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Ballet Talk for Dancers
DanceMumNYC

Ivy League Dancers

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DanceMumNYC

Mln, congratulations to your son! He has achieved so much. I’m sure it takes a lot to balance his schedule, and I would be very proud of a student dancer/musician with great grades. If he is admitted to the ivy, he may be able to defer (indefinitely, depending on which school it is) until after pursuing a dance career. That is what many dancers seem to be doing. I wish him all the best!

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DanceMumNYC

Sorry Melissa, I didn’t see your comment before posting my last response. I also see that many parents are making sure their children have several options. Dance can be a risky business, so we have to. I commend all of you and your children on balancing these ballet schedules with AP/honors classes. I will definitely come back to BT4D and re-read through the academic threads when it’s my dd’s turn! I am already a little stressed out and considering homeschooling.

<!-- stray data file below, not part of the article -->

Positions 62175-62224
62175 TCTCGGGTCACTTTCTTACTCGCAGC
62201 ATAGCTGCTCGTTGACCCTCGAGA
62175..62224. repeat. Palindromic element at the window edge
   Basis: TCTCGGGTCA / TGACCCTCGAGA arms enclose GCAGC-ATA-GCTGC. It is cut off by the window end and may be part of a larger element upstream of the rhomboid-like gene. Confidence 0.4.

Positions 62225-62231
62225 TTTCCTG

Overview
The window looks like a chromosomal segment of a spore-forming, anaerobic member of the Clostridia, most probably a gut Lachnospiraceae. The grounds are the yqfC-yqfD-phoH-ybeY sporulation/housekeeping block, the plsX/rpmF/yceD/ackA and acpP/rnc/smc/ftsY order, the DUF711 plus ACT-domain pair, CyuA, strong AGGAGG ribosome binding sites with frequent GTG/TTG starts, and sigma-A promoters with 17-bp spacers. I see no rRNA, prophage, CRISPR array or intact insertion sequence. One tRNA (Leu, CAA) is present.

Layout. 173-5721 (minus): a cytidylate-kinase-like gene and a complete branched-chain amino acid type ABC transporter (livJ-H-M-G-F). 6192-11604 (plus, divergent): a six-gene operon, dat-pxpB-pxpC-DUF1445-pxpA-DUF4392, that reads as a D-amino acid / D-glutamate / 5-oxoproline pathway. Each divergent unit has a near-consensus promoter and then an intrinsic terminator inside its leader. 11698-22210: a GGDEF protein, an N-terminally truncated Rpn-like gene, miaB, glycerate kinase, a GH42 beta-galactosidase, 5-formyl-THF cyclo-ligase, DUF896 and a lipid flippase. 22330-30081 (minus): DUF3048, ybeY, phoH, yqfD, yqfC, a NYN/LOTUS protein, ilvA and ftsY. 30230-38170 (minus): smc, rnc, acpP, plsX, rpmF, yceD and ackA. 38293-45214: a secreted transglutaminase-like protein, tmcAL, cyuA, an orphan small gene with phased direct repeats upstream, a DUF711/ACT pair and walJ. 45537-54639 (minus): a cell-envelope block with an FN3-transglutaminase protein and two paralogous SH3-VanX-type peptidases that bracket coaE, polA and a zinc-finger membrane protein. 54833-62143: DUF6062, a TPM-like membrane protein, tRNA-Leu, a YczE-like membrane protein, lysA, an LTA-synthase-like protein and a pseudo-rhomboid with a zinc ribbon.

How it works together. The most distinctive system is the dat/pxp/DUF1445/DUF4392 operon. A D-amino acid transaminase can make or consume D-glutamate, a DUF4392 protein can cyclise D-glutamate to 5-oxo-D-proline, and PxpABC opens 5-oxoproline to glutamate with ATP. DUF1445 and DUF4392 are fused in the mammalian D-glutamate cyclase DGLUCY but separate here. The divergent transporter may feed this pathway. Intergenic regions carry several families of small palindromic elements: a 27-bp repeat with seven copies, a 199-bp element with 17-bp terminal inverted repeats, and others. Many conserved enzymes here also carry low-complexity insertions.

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cchow

Curious why you are considering homeschooling - is it unrelated to dance?  I think you mentioned before your dd is only 10.  It seems that most who homeschool for dance reasons don’t start until they are older.

 

 

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nutmeg

With respect to standardized tests:  every child is so different--you really have to evaluate the needs and abilities of each child individually.  My son, for example, (the dancer) was an exceptional test taker and frankly had absolutely no time in his schedule to take any kind of a prep-class.  It was all we could do to schedule the actual test-taking--one time.  And he did incredibly well (because he was a good test taker).

My daughter, on the other hand, (non-dancer) was an anxious test-taker.  I didn't think her initial scores reflected her abilities, so she took a short course and then studied like mad.  (I could never have gotten my son to do that!)  Really, you don't need a fancy, expensive course, you just need to do practice tests and figure out what you don't know and how to do it right the next time.  She was able to raise her scores considerably.